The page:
The endless obsession with admin costs never seems far from debates about whether charities are doing their job properly. But in a twist to normal proceedings, and as we reported on this blog a few weeks ago, it is a grant-maker that has become the focus of scrutiny.

To recap, the new culture secretary has told the Big Lottery Fund – the largest grant-maker in the UK – that it must cut its administrative costs to 5%. It currently spends around 8%, a statistic previously labelled by the minister as ‘grotesque’.

To a casual observer it might seem fair that the Lottery shouldn’t be immune to the belt-tightening going on elsewhere. But the scale of cost-cutting proposed seems likely to fundamentally transform what the grant-maker is able to do. I can think of three possible implications.

  • More big grants, fewer small grants. The most expensive grant schemes to administer are those that give out small amounts. If you think of the paper work and background research needed, it is far cheaper to give out three £50,000 grants than fifty £3,000 cheques. I would hazard a guess that the Lottery’s most expensive programme is ‘Awards for All’, which gives tiny grants to charities, schools, community centres, and youth clubs. Has it had its day?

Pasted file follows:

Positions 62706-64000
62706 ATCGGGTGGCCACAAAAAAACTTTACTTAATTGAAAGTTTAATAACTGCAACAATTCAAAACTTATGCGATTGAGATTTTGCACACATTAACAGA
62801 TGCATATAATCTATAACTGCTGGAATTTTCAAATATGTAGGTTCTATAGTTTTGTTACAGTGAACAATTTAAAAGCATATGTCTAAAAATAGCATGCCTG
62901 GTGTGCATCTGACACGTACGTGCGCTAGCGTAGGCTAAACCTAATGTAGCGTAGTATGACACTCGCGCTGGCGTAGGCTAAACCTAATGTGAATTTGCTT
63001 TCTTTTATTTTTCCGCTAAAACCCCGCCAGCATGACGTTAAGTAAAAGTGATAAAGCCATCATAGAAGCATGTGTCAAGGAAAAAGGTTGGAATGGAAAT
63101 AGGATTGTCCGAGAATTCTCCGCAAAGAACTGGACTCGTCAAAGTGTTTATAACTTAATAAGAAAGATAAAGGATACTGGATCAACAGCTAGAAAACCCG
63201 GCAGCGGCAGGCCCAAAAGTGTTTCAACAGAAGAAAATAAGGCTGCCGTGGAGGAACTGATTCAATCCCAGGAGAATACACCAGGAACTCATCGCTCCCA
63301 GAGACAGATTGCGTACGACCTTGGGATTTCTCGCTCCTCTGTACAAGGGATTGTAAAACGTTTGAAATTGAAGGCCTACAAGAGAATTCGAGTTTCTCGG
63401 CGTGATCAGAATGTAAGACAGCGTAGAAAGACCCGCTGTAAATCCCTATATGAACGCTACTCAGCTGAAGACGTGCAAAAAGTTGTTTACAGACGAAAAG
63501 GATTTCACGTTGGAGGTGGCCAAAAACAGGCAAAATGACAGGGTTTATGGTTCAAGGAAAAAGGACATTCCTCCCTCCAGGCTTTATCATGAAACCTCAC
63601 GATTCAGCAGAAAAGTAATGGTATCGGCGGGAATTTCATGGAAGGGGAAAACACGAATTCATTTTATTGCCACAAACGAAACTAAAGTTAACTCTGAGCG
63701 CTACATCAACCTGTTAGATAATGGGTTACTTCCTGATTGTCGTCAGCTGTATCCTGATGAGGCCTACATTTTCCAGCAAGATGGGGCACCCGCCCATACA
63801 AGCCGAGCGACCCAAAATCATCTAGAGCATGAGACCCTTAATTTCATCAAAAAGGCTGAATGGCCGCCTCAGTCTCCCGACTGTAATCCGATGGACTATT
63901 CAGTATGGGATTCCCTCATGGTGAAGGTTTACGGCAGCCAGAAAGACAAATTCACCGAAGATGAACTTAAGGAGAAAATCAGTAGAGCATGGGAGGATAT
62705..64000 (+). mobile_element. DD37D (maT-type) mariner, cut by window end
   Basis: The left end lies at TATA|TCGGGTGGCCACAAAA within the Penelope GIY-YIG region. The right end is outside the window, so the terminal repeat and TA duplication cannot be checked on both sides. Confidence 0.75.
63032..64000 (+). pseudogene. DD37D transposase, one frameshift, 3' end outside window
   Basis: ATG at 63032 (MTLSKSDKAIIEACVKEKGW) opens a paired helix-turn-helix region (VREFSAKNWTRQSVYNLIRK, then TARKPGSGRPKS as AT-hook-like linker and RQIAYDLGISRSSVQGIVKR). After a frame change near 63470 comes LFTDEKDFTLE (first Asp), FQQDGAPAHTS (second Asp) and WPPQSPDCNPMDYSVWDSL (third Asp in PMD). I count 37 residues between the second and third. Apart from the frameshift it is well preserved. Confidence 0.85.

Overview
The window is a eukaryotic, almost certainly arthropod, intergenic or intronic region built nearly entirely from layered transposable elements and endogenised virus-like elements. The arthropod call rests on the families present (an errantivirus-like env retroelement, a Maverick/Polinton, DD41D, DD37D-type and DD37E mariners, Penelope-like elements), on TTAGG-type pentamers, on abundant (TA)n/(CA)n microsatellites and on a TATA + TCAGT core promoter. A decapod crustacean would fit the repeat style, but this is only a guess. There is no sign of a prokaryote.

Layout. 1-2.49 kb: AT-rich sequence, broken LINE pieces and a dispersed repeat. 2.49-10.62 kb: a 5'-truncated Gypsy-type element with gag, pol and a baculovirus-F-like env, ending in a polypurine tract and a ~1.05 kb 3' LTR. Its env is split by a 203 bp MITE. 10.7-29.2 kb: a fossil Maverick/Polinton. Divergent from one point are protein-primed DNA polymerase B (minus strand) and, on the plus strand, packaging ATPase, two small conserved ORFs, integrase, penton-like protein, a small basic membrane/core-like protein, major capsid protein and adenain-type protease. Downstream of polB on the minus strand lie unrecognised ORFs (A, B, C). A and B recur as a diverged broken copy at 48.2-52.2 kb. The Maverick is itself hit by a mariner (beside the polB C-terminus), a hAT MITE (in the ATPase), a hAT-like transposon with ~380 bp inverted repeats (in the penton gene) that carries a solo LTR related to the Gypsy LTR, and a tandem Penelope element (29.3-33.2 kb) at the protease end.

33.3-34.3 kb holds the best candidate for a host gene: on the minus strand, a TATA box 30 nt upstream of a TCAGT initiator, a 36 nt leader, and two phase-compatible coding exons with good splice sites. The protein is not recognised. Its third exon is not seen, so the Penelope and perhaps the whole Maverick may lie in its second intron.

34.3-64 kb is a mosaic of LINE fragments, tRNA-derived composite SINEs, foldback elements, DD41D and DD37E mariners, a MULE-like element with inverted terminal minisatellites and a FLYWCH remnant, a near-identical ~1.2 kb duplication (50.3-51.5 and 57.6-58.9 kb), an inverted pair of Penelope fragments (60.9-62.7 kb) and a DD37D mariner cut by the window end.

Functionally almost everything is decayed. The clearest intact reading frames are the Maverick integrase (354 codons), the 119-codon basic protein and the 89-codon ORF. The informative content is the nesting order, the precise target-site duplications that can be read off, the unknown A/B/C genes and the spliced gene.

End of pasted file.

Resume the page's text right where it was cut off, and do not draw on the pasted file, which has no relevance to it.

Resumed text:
• Fewer new grant programmes. New programmes cost money to establish, research and promote. It is far easier to keep existing programmes going for longer. Over the years, once-obscure causes such as children’s play and out of school hours clubs have greatly benefited from Lottery investment. Is this era over?
  • Less evaluation and research. Evaluation is a substantial part of the administrative budget of the Lottery. Although it is a crucial part of the process of learning and improvement, it doesn’t help with ‘getting money out of the door’ so is likely to be vulnerable.

None of the above strikes me as a positive thing. I’m sure the intention is right but the 5% benchmark (a number that has been picked out of the air?) could end up impairing the Lottery’s ability to do good and shows a misunderstanding of how grant-making works.

It is always a surprise to those outside the charitable sector that it isn’t easy or cheap to give money away. I’m all for more efficient grant-making but surely this begins with understanding how any reduction in administrative costs affects the Lottery’s vital role in supporting our most vulnerable communities?

I’m afraid that a simple focus on admin costs is wildly off the mark.

Footer